Afterthoughts on Valentine’s Day
Published 9:47 pm Monday, February 17, 2020
By Myrtle Virginia Thompson
Last week included Valentine’s Day. Stores were bursting with ways to acknowledge love, the color red adorning hearts and cards with love notes. There was an abundance of roses, a variety of flowers, even large stuffed animals, nice to cuddle, all on eye-grabbing display, all about love. It would be short lived, taken over by the next sales pitch, but it was such a welcomed contrast to the anger and angry words of the past months.
I had a forest of thoughts growing in my imagination, thinking of how everything in the woods grows from something God created. While sitting at my kitchen table, I watched a bright red cardinal contentedly eating from the bird feeder attached to my kitchen window. The bird caught my attention because of a legend that birds choose their mates on this date, but my cardinal was choosing a meal. Not everyone or everything has been celebrating with acts of love.
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Valentine’s Day has two distinctions, one for Saint Valentine, reportedly martyred in the third century, the other for having been observed as the Feast of Lupercalia from ancient Roman times, not a very nice deity to remember. We don’t prefer martyrdom, but we would like to be considered saints. Regardless of its beginning, I was happy for the “change” to celebrate a day or two given over to love rather than harsh rhetoric.
Now that we recognize love, where did we get such a gift? The idea did not come from a saint’s death. The sacred Scripture was the first to reveal it in the love God has shown for His creation from the beginning. He wanted the best for us.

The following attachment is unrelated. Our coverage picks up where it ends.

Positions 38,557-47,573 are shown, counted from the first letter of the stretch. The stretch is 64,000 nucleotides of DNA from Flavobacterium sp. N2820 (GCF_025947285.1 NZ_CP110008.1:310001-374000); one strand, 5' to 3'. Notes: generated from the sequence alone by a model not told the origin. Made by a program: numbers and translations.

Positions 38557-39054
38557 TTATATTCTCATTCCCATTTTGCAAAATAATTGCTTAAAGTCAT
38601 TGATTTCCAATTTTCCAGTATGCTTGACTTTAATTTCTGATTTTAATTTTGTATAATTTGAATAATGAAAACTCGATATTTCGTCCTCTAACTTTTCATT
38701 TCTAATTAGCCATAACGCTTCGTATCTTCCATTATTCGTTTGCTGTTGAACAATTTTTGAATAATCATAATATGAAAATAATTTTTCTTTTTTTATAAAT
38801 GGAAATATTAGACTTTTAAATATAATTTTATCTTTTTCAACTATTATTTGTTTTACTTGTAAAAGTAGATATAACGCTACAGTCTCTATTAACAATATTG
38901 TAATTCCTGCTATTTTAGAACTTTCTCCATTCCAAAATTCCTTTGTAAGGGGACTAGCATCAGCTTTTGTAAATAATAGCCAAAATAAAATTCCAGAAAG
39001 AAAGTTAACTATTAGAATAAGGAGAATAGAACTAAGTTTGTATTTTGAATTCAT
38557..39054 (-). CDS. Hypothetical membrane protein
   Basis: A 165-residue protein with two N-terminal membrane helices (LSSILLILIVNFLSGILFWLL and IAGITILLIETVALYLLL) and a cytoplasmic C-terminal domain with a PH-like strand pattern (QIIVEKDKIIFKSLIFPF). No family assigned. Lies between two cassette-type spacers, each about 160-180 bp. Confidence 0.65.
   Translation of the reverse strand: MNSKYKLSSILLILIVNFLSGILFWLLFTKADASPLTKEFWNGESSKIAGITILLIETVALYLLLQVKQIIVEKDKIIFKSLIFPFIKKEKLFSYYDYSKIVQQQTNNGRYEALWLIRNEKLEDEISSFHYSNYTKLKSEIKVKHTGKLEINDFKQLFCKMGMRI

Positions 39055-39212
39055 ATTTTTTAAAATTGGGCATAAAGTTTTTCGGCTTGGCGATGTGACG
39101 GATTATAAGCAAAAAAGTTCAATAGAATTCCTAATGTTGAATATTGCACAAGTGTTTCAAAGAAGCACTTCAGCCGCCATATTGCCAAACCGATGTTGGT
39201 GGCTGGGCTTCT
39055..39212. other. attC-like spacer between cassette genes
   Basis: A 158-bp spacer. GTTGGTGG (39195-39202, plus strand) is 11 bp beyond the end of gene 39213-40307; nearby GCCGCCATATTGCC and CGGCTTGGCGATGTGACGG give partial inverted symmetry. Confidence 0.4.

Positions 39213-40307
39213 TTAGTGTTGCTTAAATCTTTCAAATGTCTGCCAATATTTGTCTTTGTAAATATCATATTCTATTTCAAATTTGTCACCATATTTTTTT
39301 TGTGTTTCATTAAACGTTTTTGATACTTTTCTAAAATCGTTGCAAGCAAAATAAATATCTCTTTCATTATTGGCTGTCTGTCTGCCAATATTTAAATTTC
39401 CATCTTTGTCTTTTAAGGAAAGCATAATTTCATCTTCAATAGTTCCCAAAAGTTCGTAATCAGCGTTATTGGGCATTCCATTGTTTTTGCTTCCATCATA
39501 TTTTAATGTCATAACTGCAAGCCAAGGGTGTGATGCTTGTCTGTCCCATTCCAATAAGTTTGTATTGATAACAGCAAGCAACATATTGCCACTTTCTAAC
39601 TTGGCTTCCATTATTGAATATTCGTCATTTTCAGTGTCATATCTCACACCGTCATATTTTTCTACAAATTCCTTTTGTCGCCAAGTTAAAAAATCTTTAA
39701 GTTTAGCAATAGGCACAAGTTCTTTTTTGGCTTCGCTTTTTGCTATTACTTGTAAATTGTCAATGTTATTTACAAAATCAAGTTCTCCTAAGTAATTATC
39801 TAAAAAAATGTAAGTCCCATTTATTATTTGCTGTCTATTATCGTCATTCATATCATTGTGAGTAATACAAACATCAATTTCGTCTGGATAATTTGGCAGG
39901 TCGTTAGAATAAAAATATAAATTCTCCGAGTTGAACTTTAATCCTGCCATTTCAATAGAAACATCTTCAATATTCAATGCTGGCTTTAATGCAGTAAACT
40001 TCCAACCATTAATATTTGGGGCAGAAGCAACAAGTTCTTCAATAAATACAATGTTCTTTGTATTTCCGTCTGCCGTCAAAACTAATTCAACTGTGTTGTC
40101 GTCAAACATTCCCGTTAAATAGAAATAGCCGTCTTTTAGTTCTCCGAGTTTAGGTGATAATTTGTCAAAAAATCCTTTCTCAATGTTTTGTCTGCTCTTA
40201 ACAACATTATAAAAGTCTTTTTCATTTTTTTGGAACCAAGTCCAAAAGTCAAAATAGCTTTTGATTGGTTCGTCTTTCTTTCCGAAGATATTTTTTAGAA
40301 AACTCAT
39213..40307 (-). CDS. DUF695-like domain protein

These past months, we have heard a lot of caustic words from angry politicians, all talking about the “change” they want to make in our prosperous country. They need to be reminded ultimate control is not in their hands. A loving God allows the power of choice, but we will be responsible for the consequences.
In Matthew 5-7, Jesus has strong words for any who name His Name. In chapter 5, He tells us how to live a blessed life. Omnipotence belongs to God Who alone can help us with the changes we need to make. It may sound extreme, but a free translation of verse 36 is a reminder the Creator God made the choice of our hair color before we were born. In chapter 7, there is a strong indictment: Jesus reminds us of our hypocrisy. He says one day some people standing before Him will hear him say, “Depart from me, I never knew you.” What He speaks
should be the concern of each one of us, regardless of our political persuasion.
There is some good news. John the apostle says “Herein is love, not that we loved God but that He loved us.” Millions in the world are familiar with John 3:16, “For God so loved the world He freely gave His only Son, that whoever believes in Him should not perish but have everlasting life.” Here is another reminder: “Brethren, if God so loved us, so also ought we to love one another…” That is the message we need at this time.
Sadly, not everyone loves Him. Those who do should show it by offering forgiveness and respect without those bitter and angry words that cannot be retrieved.
Myrtle V. Thompson, 92, is an educator, missionary and writer. Contact her at email@example.com.